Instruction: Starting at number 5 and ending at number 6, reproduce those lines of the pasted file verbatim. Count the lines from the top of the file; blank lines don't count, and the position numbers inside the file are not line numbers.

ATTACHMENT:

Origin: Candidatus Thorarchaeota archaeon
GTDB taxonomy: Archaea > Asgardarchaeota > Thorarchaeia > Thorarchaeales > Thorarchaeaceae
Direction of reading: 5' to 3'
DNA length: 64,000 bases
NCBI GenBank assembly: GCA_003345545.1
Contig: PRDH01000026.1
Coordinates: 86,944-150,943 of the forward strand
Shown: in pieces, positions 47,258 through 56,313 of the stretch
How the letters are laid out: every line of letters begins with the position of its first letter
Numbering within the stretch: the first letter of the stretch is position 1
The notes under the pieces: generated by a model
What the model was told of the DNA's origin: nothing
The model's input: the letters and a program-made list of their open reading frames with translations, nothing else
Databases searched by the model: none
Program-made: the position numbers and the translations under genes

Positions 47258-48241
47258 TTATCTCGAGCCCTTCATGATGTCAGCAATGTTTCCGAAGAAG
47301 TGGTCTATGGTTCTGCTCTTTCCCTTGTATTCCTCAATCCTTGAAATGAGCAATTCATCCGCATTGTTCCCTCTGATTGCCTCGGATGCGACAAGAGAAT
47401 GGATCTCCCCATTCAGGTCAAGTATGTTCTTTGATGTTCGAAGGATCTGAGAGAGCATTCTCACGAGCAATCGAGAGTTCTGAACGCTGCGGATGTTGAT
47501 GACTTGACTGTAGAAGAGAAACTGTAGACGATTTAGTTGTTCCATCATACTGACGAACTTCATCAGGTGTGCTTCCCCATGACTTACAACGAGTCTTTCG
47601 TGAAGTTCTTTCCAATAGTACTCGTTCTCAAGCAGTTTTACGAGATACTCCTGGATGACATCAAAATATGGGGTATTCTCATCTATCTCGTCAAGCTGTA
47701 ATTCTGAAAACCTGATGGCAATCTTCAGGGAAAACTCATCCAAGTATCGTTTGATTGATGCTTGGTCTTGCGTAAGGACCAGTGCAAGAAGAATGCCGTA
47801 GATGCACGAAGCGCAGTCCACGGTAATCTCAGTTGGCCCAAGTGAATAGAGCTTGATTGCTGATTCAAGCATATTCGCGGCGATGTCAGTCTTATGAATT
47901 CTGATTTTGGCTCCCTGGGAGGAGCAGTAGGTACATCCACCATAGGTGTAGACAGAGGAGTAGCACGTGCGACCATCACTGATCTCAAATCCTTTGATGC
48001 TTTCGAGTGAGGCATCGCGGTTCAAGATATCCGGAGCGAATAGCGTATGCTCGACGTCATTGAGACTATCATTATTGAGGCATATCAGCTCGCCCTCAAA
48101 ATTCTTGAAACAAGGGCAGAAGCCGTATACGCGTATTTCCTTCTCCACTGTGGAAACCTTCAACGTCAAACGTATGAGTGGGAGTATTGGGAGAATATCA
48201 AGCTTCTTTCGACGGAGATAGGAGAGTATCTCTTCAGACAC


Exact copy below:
NCBI GenBank assembly: GCA_003345545.1
Contig: PRDH01000026.1